Abstract: A remarkably coherent ensemble of evidence points to a significant accumulation of atmospheric oxygen for the first time in Earth's history beginning ca. 2.45 Ga, the so-called Great Oxidation Event (GOE). Briefly, this includes the disappearance of detrital pyrite, uranitite and siderite from fluvial and deltaic deposits, an increase in the retention of iron in paleosols, an enrichment of Cr and U in iron formations, and perhaps most importantly, the disappearance of sedimentary sulphur isotope mass-independent anomalies indicative of atmospheric SO2 processing in the absence of appreciable ozone. However, several trace element and isotopic proxies have recently suggested oxidative weathering hundreds of millions of years earlier1-2. The superposition of pre-GOE signals for oxidative weathering at a time of global anoxia represents a conundrum for which the most straightforward explanation is that pre-GOE oxidative weathering is the result of intense O2 generation – and immediate consumption – at sub-meter scales by benthic oxygenic photosynthesis in the terrestrial realm3. Despite the absence of a UV-protective ozone layer in the Archean, a terrestrial phototrophic biosphere may have existed in various sheltered environments, including biological soil crusts and freshwater microbial mats covering riverbed, lacustrine, and estuarine sediments. An intriguing question that follows from this hypothesis is if cyanobacteria were conceivably metabolising at modern rates on land by perhaps 3.0 Ga, what happened in the hundreds of million years between the first, rare signals of oxidative weathering and the first significant accumulation of atmospheric oxygen, i.e., the GOE? While the exact confluence of factors controlling the success of Earth's earliest oxygenic phototrophs remains an open question4, several factors may have depressed areal coverage or photosynthetic efficiency of cyanobacteria, and thus masked their potential presence prior to the GOE, including the lack of colonisable surface area for oxidative weathering.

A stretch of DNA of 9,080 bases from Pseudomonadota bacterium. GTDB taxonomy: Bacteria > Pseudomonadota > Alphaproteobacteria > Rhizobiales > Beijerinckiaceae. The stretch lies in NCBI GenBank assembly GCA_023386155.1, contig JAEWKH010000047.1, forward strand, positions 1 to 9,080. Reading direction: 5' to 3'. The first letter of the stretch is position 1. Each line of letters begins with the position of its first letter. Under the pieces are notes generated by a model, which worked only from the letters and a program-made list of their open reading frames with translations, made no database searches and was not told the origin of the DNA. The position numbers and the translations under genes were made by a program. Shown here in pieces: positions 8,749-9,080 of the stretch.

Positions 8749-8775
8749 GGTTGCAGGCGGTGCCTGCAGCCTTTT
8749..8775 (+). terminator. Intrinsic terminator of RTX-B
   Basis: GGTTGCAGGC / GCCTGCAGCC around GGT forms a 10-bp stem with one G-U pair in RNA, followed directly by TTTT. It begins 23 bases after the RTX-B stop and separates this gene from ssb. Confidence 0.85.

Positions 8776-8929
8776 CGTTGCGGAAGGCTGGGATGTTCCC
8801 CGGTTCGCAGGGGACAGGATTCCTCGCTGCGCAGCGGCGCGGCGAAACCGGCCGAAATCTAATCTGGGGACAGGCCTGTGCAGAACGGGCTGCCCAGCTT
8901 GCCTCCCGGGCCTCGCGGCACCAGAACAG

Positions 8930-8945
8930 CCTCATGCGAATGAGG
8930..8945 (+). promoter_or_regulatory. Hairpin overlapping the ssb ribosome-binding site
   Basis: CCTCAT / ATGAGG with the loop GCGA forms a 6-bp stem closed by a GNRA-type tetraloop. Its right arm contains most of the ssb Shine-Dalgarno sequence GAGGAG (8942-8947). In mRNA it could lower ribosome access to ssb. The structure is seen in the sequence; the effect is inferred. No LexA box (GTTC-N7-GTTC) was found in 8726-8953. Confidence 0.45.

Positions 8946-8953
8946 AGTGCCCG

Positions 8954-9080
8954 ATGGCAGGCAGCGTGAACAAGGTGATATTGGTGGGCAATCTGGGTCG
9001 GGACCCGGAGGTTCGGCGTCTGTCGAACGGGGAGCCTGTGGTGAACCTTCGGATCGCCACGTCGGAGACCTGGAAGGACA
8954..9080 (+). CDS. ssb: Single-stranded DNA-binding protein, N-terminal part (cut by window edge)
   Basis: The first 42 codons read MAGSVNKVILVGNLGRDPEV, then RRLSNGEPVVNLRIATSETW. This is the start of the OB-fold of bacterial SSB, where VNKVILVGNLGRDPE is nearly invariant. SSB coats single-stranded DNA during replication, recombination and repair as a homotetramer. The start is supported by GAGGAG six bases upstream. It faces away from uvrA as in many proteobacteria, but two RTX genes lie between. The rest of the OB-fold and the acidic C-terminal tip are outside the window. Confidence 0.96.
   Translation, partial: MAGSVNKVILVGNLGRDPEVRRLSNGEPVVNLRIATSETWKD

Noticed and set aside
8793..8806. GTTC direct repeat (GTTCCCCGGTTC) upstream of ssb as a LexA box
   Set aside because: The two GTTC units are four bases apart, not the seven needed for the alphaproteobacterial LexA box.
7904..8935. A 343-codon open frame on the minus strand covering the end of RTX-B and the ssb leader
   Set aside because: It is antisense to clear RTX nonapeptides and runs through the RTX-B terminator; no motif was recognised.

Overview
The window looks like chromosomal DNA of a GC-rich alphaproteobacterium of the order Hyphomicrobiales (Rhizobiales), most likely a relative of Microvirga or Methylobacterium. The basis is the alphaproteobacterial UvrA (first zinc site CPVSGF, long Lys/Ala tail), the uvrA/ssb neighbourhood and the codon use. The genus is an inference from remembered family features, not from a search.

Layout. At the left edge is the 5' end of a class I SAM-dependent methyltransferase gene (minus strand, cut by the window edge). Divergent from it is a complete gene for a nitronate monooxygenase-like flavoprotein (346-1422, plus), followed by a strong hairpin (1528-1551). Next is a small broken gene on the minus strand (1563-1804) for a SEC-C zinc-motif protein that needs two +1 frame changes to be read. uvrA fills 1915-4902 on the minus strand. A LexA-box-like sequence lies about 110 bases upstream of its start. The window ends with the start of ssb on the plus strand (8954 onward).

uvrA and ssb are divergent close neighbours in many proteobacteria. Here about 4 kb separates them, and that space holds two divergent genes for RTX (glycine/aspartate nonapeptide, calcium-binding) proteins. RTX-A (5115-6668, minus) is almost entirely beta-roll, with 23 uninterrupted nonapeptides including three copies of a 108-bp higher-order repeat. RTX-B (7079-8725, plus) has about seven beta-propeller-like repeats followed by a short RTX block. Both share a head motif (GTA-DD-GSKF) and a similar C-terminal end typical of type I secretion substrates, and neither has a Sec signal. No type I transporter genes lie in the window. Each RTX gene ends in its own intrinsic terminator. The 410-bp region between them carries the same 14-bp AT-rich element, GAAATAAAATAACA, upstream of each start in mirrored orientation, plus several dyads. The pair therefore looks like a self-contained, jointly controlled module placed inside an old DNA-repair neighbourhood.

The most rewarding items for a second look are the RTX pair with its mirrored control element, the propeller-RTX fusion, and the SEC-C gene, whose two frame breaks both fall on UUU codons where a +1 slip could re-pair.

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 Planavsky et al (2021), Nature Reviews: Earth and Environment 2:123-139.